While solar energy is becoming more prevalent in Rice County, a Faribault native and St. Olaf graduate has dedicated himself to promoting the renewable resource in places that need it most.
Brad Burkhartzmeyer grew up in Faribault and graduated from Faribault High School. He graduated from St. Olaf College in 1982, spending half of his four years there studying abroad. After graduation, he moved to Mexico.
During his years of traveling the world, Burkhartzmeyer learned about the difficulties developing nations face and he sought answers to their problems.
“He’s always had a big heart,” said Buck Burkhartzmeyer, Brad’s father and the owner of Burkhartzmeyer Shoes in downtown Faribault. “When he saw all those people in Mexico, he wanted to help.”
Burkhartzmeyer returned to the states and started an electrical company in Tacoma, Washington. After a decade of work there, he refocused his career on solar energy.
“I thought there was more that I could be doing that would be more beneficial,” he said. “I sold the electrical side and I kept the solar side of the business.”
Since 2005, Burkhartzmeyer has worked exclusively on solar energy, focusing his efforts on countries like Costa Rica, Mexico and India.
“I started branching out to other countries by looking for places that didn’t have electricity,” he said. “All you need is a couple of lights to change things for a family.”
His company, Sun’s Eye Solar, still helps the Tacoma area with its solar needs, but Burkhartzmeyer now donates roughly half of his time to working with communities in countries that need the functionality of solar.
His first project was working with Rotary Clubs to install solar panels at a girls college in India so its students would have someplace to study in their small town.
“We wanted a way for them to stay in town and get their college education,” he said.
Recently, Burkhartzmeyer has worked closely with the Solar Electric Light Fund, a Washington, D.C., nonprofit. They hired Burkhartzmeyer to start help them start a solar training center in Haiti.
“We’ve been working the last two years a lot in Haiti,” he said of the nation where 80 percent of the population lives in poverty, according to the World Bank. “Getting teachers there the equipment and solar technology they need.”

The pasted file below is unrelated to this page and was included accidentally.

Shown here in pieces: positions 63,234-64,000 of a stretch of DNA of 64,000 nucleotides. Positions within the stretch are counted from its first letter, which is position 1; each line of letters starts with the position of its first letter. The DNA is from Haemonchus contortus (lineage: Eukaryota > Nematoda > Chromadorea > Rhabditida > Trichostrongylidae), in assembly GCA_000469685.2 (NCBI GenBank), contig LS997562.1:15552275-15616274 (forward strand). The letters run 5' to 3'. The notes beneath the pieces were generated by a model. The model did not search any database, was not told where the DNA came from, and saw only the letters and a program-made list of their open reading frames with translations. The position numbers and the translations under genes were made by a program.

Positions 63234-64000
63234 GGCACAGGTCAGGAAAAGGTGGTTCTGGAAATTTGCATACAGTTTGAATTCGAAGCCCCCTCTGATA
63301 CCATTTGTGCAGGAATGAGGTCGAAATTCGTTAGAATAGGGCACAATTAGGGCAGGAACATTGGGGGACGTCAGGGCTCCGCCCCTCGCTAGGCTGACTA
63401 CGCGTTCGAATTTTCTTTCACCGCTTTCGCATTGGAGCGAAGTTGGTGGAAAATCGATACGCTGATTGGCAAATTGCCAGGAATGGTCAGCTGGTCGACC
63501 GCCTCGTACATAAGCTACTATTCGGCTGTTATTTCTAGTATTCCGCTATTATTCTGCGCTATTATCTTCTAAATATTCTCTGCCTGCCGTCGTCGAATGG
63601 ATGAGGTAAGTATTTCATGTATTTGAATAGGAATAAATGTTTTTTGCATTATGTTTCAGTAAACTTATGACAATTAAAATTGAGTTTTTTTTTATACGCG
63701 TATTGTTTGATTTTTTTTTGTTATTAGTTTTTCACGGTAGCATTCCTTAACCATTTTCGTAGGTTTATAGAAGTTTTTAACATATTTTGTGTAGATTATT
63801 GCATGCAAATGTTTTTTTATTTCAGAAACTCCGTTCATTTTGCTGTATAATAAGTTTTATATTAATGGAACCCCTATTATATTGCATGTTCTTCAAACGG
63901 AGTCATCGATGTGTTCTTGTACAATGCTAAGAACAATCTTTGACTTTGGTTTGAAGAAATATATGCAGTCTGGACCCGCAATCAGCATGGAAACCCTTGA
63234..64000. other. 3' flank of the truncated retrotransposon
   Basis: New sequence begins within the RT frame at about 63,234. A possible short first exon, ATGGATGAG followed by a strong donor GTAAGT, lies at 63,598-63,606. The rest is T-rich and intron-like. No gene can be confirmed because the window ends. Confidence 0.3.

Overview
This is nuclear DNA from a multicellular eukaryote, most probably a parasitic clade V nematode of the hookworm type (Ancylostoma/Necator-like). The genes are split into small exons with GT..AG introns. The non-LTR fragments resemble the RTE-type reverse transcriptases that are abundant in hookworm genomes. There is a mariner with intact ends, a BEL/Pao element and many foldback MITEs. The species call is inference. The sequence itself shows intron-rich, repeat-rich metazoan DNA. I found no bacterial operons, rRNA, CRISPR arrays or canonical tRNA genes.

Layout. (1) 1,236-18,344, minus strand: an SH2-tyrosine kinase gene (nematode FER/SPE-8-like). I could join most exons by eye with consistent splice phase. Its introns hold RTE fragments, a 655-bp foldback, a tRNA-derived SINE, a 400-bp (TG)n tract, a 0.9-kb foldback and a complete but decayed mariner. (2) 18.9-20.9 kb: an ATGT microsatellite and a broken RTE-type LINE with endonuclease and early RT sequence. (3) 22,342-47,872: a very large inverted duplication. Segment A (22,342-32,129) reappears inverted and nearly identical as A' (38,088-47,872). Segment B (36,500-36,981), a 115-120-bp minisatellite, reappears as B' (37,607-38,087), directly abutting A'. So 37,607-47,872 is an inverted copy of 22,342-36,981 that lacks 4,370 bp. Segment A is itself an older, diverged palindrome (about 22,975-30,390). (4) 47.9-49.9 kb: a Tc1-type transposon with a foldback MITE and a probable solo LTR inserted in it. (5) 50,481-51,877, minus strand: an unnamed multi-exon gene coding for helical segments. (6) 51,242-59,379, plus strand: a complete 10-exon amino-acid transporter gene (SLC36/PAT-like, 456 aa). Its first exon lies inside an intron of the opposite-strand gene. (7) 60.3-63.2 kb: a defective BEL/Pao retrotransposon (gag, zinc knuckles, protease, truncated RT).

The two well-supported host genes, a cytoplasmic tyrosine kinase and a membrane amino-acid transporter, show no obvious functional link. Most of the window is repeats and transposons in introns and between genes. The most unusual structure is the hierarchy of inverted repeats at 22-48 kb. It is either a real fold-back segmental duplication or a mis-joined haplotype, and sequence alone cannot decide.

There, Burkhartzmeyer works with students attending a technical college to learn to become electricians that can install solar panels in their communities. Helping communities install the panels is one thing, but giving them the tools to do it themselves is quite another.
“In the long run, me flying over there and helping them do something is great and makes me feel good, but if they know how to do it, they can create their own industry and job market,” he said. “That way, they can move forward much faster than me helping out here and there.”
Now, Burkhartzmeyer is working to open a similar school in Costa Rice for Spanish-speaking people who want to learn about solar. In addition, Burkhartzmeyer is one of the founding members of a small nonprofit called Remote Energy, that reaches out to Native American communities in the United States, like the Sioux in South Dakota, where he helped them install solar on their local radio station so they can operate 24 hours a day.
For his efforts, Burkhartzmeyer recently was awarded as the Certified Clean Energy Training Provider of the Year by the Interstate Renewable Energy Council.
It’s an honor given annually to people who make a difference in the solar industry each year. The award is cumulative and based on one’s record and impact on the solar community over a number of years.
Looking back, Burkhartzmeyer credits his love for traveling and learning other cultures as to why he has enjoyed working abroad so much.
“My parents had done some traveling and I’d always wanted to travel,” said Burkhartzmeyer. “When I got into St. Olaf, I did a lot of their international studies programs which started it all.”
Burkhartzmeyer is grateful for the work he has been able to do.
“As an older person, looking back now, those experiences teaching and meeting people in other cultures and seeing how dynamic the rest of the world is and how much energy and new information there is, it’s so exciting to be in this industry at this time.”
Gunnar Olson covers city government, public safety and business for the Faribault Daily News. Reach him at (507) 333-3128, at firstname.lastname@example.org, or follow him on Twitter @fdnGunnar.